In vehicular networks, they developed Vehicular Content Distribution (VCD), a novel system for enabling high-bandwidth content distribution in vehicular networks. In VCD, a vehicle opportunistically communicates with nearby access points (APs) to download the content of interest. To fully take advantage of such transient contact with APs, they proactively pushed content to the APs that the vehicles will likely visit in the near future. In this way, vehicles can enjoy the full wireless capacity instead of being bottlenecked by the Internet connectivity, which is either slow or even unavailable. They developed a new algorithm for predicting the APs that will soon be visited by the vehicles. Then they designed a novel replication scheme that leverages the synergy among (i) Internet connectivity (which is persistent but has limited coverage and low bandwidth), (ii) local wireless connectivity (which has high bandwidth but transient duration), (iii) vehicular relay connectivity (which has high bandwidth but high delay), and (iv) mesh connectivity among APs (which has high bandwidth but low coverage). They demonstrated the effectiveness of their system using trace-driven simulation and Emulab emulation based on real taxi traces. They also deployed their system in two vehicular networks on UT campus: one using 802.11b and the other using 802.11n, to demonstrate its effectiveness.
Moving forward, motivated by the anticipated opening up of white space by the FCC for unlicensed use and the national plan of opening up more spectrum in the future, Professor Qiu is currently exploring opportunistic spectrum access. She plans to develop techniques to quickly and accurately identify the unused spectrum and enable dynamic spectrum sharing both within a network and across multiple networks, which may speak different network protocols.
UTCS hosted two successful outreach camps this summer. Sixty high school girls attended the 8th annual First Bytes Camp. The girls spent a week on campus making a 3-D graphical movie trailer using the Alice programming language, and they debuted their videos at an Oscar Party on Friday night. They took field trips to Zebra Imaging, the Texas Advanced Computing Center and the Imaging Research Center, they heard lectures from UTCS faculty and they worked on interactive activities with our sponsors: Amazon.com, Cisco, Google and Lockheed Martin. Additional sponsors included the Texas Film Commission and the Texas Workforce Commission. One of the campers said, "First Bytes was a radical experience. Meeting so many successful women in the field of technology was amazing, but my favorite part of camp was connecting with other girls that share my love for computer science!"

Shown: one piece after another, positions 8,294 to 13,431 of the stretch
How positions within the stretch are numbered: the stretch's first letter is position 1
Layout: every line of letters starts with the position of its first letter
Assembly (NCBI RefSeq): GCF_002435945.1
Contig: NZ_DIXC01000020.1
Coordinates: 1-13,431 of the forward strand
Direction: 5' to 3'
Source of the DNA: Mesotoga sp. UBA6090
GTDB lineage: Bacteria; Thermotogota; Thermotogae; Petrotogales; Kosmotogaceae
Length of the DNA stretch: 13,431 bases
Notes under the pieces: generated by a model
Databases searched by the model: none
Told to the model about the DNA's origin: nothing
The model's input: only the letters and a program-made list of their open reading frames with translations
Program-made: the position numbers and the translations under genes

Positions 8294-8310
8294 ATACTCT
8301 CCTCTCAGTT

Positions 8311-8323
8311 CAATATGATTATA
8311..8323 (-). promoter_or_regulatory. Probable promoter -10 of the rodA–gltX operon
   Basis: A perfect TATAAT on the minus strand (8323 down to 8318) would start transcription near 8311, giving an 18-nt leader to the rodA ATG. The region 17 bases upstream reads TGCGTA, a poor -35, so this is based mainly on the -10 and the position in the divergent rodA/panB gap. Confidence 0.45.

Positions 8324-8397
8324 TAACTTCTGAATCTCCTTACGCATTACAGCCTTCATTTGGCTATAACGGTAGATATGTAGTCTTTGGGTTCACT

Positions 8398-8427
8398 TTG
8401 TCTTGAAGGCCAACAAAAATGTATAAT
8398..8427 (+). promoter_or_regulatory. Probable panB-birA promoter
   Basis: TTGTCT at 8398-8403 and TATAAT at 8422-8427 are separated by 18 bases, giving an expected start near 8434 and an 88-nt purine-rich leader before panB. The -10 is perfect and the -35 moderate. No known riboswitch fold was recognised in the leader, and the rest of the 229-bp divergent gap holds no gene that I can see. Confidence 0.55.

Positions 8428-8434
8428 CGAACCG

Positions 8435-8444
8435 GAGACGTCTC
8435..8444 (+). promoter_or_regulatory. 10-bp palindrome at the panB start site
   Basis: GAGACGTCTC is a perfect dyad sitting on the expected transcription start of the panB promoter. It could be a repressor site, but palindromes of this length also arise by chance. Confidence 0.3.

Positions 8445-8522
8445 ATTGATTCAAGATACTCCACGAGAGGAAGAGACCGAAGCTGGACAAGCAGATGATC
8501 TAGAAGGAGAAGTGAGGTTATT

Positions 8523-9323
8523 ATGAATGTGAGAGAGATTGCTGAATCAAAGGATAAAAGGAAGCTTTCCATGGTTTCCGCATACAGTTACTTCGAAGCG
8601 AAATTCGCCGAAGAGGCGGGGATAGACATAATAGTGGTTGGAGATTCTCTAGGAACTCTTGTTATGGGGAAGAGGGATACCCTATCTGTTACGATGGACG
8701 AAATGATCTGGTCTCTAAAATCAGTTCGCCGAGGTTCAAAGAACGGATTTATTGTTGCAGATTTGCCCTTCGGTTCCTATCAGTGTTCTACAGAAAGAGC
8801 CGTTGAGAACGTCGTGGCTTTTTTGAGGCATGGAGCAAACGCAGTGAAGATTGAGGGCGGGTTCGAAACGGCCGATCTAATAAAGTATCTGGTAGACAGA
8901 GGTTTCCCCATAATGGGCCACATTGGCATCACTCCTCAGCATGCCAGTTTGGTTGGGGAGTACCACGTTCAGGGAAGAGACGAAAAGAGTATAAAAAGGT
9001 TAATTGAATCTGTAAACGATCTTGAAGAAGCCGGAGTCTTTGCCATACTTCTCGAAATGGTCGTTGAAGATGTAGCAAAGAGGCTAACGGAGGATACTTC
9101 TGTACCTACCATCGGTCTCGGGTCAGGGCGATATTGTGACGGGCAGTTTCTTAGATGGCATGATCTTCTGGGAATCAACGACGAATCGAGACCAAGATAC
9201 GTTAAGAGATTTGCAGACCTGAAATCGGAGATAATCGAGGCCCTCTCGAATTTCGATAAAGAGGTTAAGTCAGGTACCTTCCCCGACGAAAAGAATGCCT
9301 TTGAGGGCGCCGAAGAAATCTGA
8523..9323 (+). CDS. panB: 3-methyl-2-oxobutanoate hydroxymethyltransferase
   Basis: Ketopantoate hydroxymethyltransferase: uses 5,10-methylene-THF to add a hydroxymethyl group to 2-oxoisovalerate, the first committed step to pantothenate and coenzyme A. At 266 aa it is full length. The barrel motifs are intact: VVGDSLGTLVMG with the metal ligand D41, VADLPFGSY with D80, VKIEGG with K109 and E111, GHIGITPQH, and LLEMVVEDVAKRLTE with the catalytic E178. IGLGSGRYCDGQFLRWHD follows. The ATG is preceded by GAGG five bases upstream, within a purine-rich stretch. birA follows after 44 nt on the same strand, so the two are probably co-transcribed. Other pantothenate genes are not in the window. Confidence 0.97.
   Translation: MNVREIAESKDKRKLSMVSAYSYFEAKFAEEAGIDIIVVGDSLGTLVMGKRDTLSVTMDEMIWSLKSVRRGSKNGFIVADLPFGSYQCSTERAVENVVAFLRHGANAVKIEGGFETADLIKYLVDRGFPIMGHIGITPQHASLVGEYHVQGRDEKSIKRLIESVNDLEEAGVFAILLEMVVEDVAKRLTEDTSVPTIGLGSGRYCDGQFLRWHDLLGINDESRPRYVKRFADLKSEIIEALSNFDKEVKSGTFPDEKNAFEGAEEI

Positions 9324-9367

Thirty-five computer science high school teachers attended the 4th annual First Bytes Camp for High School Teachers. They learned about cutting-edge computer science, exchanged ideas and discussed curriculum. Google sponsored the camp, and was involved in the planning of the camp.
Thanks to these generous sponsors, both camps were offered to the participants at no charge.
If you are interested in a career in information assurance, obtaining Information Systems Security (INFOSEC) certification with the Department of Computer Science is a great way to start. The UTCS INFOSEC Certification Program meets standards as set by the National Security Agency and provides students with real-world skills as Information Security Professionals and System Certifiers.
INFOSEC Professionals are responsible for the security oversight or management of national security systems during all phases of the life cycle. System Certifiers perform comprehensive, multidiscipline assessments of an information system’s technical and non-technical security features. They also identify the assurance levels achieved in meeting all applicable security policies and requirements.
To achieve INFOSEC Professional certification, an individual must complete all six of the following 3-hour courses with a grade of C- or better: CS 352 Computer Architecture, CS 356 Computer Networks, CS 361 Introduction to Computer Security, CS 372 Introduction to Operating Systems, CS 378 Network Security and Privacy, and CS 378 Information Assurance and Security. System Certifier certification is contingent upon completion of the INFOSEC Professional Program described above and an additional 3-hour course: CS 378 Computer Security/Auditing Certification.